Get 20M+ Full-Text Papers For Less Than $1.50/day. Start a 14-Day Trial for You and Your Team.

Learn More →

Securities Fraud and the Internet Adapting Existing Regulatory Schemes to Regulation in Cyberspace

Securities Fraud and the Internet Adapting Existing Regulatory Schemes to Regulation in Cyberspace On 6th September, 2000 the SEC issued a press release accusing 33 companies and individuals of fraudulently using the Internet to make more than 10m in illegal profits by driving up the prices of more than 70 small stocks. The companies and individuals, including a bus mechanic, a car service driver and a selfchilling can company, boosted the total market value of these stocks by 1.7bn, claimed the SEC, in announcing 11 civil fraud lawsuits filed in federal courts. What used to require a network of professional promoters and brokers, banks of telephones and months to accomplish can now be done in minutes by a single person using the Internet and a home computer, SEC enforcement director Richard H. Walker said. Two weeks later, the SEC announced that it had settled an enforcement proceeding brought against a 15yearold stock trader who, operating from a computer in a bedroom in his parents' home, had earned more than 270,000 in profits over a sixmonth period by engaging in classic pump and dump market manipulation of small overthecounter stocks. http://www.deepdyve.com/assets/images/DeepDyve-Logo-lg.png Journal of Financial Crime Emerald Publishing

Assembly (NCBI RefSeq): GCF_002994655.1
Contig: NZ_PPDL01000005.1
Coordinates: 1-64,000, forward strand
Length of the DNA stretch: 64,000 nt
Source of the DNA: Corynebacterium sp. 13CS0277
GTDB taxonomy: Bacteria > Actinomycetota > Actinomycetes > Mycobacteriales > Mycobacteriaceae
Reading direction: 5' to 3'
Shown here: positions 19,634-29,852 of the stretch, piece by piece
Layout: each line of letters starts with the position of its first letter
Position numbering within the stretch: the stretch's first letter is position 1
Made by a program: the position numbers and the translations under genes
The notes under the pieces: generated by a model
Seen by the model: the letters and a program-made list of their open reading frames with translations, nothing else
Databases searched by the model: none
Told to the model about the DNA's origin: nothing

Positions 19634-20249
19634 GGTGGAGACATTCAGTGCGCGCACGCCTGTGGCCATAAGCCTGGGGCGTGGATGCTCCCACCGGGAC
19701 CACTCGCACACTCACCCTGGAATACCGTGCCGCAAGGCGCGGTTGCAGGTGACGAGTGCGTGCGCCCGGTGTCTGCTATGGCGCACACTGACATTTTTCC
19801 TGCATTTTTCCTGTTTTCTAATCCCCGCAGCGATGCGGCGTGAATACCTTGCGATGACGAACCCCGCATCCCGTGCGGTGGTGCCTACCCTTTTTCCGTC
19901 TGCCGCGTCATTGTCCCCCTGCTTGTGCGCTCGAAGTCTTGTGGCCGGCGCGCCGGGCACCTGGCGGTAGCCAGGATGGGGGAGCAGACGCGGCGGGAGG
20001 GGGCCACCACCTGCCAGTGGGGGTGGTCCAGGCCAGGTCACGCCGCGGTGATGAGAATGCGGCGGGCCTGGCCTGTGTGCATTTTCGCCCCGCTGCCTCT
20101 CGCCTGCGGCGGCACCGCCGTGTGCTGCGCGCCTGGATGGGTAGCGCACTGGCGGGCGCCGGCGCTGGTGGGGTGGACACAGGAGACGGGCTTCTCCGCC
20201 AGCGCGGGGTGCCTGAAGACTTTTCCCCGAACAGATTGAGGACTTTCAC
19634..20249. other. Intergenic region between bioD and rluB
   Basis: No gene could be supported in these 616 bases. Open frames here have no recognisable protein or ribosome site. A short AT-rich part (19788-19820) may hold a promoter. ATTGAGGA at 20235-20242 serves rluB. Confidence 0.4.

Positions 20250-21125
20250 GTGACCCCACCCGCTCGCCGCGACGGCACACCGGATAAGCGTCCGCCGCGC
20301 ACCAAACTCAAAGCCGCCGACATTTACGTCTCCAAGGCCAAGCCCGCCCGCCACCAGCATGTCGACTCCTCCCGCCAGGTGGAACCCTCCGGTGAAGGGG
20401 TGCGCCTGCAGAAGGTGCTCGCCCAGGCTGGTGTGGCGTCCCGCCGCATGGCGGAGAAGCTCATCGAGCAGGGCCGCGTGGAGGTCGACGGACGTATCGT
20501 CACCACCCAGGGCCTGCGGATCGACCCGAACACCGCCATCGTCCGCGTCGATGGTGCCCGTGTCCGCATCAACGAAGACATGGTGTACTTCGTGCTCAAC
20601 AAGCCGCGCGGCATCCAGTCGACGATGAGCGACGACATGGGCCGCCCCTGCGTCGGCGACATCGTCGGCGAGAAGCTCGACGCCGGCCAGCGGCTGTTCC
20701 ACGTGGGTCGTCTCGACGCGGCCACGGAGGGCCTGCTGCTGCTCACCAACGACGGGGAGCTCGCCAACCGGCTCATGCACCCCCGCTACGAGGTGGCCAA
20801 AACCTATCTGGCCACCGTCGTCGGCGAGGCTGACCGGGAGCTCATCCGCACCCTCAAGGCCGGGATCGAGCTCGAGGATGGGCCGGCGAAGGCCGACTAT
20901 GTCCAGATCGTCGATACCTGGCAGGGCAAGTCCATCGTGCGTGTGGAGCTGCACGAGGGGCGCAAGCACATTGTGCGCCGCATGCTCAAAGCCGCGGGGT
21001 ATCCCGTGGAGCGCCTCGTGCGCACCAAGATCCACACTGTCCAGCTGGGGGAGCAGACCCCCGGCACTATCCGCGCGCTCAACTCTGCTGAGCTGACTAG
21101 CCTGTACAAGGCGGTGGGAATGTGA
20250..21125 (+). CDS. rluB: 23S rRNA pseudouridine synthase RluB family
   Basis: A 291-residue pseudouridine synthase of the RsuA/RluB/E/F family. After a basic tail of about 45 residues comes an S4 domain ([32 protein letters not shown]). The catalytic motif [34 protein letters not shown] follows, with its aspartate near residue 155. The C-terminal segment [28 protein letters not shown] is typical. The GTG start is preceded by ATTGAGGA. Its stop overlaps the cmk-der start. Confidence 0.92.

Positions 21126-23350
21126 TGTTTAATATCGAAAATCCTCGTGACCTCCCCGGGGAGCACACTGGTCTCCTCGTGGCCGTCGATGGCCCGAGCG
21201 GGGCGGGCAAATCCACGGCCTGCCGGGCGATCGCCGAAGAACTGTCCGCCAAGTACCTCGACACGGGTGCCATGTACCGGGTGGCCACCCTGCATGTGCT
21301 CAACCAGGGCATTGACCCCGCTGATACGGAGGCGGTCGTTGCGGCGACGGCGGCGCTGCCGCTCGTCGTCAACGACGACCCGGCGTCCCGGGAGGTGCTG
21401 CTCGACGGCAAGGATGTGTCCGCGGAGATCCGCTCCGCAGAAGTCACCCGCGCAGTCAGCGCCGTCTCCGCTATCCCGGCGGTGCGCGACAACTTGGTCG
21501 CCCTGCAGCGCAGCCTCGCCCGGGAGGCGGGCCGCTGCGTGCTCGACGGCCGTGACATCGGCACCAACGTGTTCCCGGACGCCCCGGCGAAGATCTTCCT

Securities Fraud and the Internet Adapting Existing Regulatory Schemes to Regulation in Cyberspace

Journal of Financial Crime , Volume 8 (3): 8 – Jan 1, 2001

Loading next page...
 
/lp/emerald-publishing/securities-fraud-and-the-internet-adapting-existing-regulatory-schemes-z0pwIUnqne
Publisher
Emerald Publishing
Copyright
Copyright © Emerald Group Publishing Limited
ISSN
1359-0790
DOI
10.1108/eb025988
Publisher site
See Article on Publisher Site

Abstract

On 6th September, 2000 the SEC issued a press release accusing 33 companies and individuals of fraudulently using the Internet to make more than 10m in illegal profits by driving up the prices of more than 70 small stocks. The companies and individuals, including a bus mechanic, a car service driver and a selfchilling can company, boosted the total market value of these stocks by 1.7bn, claimed the SEC, in announcing 11 civil fraud lawsuits filed in federal courts. What used to require a network of professional promoters and brokers, banks of telephones and months to accomplish can now be done in minutes by a single person using the Internet and a home computer, SEC enforcement director Richard H. Walker said. Two weeks later, the SEC announced that it had settled an enforcement proceeding brought against a 15yearold stock trader who, operating from a computer in a bedroom in his parents' home, had earned more than 270,000 in profits over a sixmonth period by engaging in classic pump and dump market manipulation of small overthecounter stocks.

Journal

Journal of Financial CrimeEmerald Publishing

Published: Jan 1, 2001

There are no references for this article.